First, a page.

Use this URL to cite or link to this record in EThOS: http://ethos.bl.uk/OrderDetails.do?uin=uk.bl.ethos.720153
Title: The effect of telepresence and anthropomorphic attributes on consumers' comprehension of RNPs : a study on consumer innovativeness and anthropomorphism (measurement and application)
Author: Seyed Esfahani, Mona
Awarding Body: University of Southampton
Current Institution: University of Southampton
Date of Award: 2016
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Abstract:
The advancement of technology imposes an inevitable pressure on companies to introduce new products and services into the marketplace, to stay competitive or survive. One product category that is growing increasingly within the marketplace is Really New Products (RNPs), which refers to very innovative products. Businesses therefore need to be aware of the ways they can promote RNPs in order for consumer to efficiently understand RNPs and form a positive attitude and intention towards these products. This study is concerned with the product promotion element within the domain of RNPs. Various presentation techniques such as telepresence (vividness and interactivity) and anthropomorphic attributes are discussed within this thesis. Furthermore, the influence of targeting different groups of consumers (innovative consumers) is examined. Anthropomorphism is analysed in more depth to get a better understanding of how this factor influences consumers learning and online behaviour. Three papers are formed to investigate each category further. Two online experiments and one survey are designed. The first experiment recruited 800 participants to examine the effect of presentation formats on individual responses towards RNPs within Paper 1. The findings from Paper 1 indicate that various presentation elements have a different impact upon consumer learning, attitude and purchase intention for RNPs. The second set of online experiments within Paper 2 with 500 participants investigated the impact of various anthropomorphic attributes and its influence on consumer response towards RNPs. The result indicates that the inclusion of human-like avatars increases an individual’s perceived anthropomorphism. Furthermore, perceived anthropomorphism has a significant positive influence upon consumer learning, attitude and purchase intention towards RNPs. Paper 3 studied the influence of consumer innovativeness and how consumers differ in their learning and behaviour towards RNPs. 300 participants were recruited to answer an online survey. The findings indicate that various types of innovative consumers react towards and learn about RNPs in different directions. Each paper is thoroughly discussed and the limitations, managerial implications and future research recommendations are considered.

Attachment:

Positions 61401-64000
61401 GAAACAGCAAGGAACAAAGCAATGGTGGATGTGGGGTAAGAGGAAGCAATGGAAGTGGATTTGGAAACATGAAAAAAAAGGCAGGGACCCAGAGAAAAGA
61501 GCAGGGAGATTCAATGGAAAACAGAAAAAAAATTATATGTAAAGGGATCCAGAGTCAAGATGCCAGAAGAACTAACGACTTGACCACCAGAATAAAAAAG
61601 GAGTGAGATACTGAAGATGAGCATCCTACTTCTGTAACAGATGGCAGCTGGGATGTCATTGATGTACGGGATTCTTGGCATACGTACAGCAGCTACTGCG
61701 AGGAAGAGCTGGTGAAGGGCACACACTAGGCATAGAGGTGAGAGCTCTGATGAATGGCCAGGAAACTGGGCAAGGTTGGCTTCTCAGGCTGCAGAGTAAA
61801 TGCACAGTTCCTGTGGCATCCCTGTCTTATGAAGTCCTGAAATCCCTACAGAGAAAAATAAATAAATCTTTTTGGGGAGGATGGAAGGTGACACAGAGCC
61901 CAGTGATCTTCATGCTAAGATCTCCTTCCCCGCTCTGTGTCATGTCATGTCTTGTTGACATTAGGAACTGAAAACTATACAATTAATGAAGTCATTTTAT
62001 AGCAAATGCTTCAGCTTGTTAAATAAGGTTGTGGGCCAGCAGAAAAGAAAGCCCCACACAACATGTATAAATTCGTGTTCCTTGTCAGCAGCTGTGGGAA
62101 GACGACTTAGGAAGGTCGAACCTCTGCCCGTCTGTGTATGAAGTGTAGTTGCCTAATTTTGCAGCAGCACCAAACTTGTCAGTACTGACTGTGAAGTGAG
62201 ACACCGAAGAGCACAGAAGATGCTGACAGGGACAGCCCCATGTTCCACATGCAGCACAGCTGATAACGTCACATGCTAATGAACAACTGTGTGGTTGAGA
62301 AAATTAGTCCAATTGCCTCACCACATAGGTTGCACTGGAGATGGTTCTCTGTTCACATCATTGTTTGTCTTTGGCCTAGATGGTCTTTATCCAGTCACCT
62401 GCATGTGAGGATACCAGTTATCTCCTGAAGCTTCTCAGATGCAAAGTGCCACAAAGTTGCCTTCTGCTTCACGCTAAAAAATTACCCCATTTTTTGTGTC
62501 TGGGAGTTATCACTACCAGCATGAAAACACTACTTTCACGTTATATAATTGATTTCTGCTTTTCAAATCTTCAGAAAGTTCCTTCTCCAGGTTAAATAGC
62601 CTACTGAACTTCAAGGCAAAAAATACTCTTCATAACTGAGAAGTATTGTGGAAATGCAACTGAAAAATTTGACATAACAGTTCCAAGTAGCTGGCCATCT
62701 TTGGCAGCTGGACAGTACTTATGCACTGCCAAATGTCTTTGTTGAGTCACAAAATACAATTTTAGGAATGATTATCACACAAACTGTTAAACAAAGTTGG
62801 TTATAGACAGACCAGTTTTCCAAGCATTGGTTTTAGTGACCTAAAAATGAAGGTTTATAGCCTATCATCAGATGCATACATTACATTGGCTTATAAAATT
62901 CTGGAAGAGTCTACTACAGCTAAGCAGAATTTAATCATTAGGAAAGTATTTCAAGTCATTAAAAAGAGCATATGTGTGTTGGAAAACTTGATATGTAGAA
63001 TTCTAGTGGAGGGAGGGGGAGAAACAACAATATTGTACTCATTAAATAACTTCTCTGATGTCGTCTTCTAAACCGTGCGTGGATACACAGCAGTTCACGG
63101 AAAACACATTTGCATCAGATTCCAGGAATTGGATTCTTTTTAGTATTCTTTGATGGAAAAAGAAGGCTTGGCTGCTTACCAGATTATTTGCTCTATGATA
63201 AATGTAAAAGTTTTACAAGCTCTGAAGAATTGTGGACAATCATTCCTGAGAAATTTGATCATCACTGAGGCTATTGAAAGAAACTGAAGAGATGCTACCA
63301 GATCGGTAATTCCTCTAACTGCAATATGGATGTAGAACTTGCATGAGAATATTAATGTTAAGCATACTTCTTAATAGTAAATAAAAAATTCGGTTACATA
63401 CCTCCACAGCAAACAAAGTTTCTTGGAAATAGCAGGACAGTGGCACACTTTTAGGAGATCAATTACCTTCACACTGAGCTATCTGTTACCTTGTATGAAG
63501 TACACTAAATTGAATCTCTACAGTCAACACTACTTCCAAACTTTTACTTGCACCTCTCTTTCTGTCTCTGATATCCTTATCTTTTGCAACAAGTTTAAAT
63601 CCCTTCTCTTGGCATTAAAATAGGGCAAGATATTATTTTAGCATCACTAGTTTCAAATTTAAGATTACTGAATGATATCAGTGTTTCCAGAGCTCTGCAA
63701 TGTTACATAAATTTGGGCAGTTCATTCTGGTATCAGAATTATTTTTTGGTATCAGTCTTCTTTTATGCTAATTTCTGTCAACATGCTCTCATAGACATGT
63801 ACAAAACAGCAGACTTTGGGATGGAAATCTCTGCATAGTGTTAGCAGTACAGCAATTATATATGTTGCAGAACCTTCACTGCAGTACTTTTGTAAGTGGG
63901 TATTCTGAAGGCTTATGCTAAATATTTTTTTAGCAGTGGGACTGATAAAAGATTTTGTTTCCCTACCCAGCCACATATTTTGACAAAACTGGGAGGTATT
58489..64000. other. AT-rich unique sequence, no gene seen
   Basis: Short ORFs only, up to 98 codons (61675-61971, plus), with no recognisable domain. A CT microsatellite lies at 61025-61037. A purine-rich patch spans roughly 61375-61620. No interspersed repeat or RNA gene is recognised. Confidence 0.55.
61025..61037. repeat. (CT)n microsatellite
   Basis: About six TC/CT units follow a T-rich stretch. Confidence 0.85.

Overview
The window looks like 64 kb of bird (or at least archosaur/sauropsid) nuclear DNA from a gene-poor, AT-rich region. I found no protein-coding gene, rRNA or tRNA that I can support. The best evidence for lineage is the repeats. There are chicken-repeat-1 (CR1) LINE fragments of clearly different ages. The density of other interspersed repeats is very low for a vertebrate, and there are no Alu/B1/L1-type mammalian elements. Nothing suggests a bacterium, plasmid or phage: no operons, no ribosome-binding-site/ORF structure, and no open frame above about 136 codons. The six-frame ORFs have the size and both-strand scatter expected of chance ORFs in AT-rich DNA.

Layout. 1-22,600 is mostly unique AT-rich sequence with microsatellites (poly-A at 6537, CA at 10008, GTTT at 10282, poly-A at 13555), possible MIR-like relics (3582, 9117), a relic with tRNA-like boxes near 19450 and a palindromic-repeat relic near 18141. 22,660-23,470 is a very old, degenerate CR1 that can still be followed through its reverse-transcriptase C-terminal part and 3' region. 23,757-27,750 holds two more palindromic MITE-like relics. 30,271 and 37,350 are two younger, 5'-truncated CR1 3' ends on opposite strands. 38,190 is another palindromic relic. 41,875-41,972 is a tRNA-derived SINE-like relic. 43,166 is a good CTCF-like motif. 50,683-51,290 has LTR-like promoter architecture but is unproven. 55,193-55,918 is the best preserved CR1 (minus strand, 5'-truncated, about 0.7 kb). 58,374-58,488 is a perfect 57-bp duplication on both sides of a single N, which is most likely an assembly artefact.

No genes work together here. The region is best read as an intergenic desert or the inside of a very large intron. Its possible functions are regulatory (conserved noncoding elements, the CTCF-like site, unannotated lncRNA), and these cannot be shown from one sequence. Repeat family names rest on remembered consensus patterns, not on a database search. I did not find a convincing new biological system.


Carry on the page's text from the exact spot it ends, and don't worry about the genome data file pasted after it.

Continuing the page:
Supervisor: Ashleigh, Melanie Sponsor: Not available
Qualification Name: Thesis (Ph.D.) Qualification Level: Doctoral
EThOS ID: uk.bl.ethos.720153  DOI: Not available
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